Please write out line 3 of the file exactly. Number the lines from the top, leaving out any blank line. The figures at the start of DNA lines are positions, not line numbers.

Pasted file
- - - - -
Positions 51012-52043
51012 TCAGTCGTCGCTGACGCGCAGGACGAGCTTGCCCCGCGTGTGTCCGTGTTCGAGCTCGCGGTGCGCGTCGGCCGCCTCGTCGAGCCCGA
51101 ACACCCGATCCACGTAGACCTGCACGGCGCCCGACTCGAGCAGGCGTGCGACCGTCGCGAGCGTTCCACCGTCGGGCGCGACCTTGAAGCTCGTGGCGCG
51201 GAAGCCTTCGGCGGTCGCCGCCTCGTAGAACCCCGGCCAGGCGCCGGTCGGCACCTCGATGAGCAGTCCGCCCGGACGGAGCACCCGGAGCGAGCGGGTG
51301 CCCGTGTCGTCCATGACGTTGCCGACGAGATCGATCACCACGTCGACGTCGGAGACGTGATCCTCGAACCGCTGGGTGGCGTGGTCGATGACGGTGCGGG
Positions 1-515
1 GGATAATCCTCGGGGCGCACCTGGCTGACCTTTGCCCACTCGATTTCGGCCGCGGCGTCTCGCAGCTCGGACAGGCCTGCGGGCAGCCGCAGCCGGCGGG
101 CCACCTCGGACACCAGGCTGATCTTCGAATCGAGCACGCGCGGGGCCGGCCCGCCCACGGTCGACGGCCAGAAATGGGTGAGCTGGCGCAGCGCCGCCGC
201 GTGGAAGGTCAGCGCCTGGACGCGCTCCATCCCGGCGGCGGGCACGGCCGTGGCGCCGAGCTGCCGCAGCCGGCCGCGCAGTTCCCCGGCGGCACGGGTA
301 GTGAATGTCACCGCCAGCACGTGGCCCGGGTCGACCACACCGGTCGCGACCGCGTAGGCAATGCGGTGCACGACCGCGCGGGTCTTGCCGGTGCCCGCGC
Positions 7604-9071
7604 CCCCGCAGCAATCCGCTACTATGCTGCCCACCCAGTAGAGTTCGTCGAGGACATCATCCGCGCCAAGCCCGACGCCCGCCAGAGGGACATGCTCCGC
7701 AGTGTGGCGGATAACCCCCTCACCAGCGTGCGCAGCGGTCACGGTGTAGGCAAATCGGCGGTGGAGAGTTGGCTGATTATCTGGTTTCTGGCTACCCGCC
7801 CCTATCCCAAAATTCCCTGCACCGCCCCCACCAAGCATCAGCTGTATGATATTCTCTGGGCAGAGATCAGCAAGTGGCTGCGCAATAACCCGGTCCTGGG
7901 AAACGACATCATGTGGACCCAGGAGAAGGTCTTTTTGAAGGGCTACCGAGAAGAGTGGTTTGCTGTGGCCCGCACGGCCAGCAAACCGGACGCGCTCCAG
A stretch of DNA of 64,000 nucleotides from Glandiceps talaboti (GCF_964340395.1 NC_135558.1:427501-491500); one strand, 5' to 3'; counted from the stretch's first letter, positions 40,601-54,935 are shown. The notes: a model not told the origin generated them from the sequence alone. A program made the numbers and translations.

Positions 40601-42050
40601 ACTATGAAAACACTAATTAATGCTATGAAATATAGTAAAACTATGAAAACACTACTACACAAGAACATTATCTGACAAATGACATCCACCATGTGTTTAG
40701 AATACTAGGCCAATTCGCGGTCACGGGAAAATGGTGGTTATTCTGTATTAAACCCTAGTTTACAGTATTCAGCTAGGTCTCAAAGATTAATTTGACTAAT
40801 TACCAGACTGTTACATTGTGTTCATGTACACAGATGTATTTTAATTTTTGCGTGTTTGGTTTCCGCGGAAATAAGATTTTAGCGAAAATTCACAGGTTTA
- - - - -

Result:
51101 ACACCCGATCCACGTAGACCTGCACGGCGCCCGACTCGAGCAGGCGTGCGACCGTCGCGAGCGTTCCACCGTCGGGCGCGACCTTGAAGCTCGTGGCGCG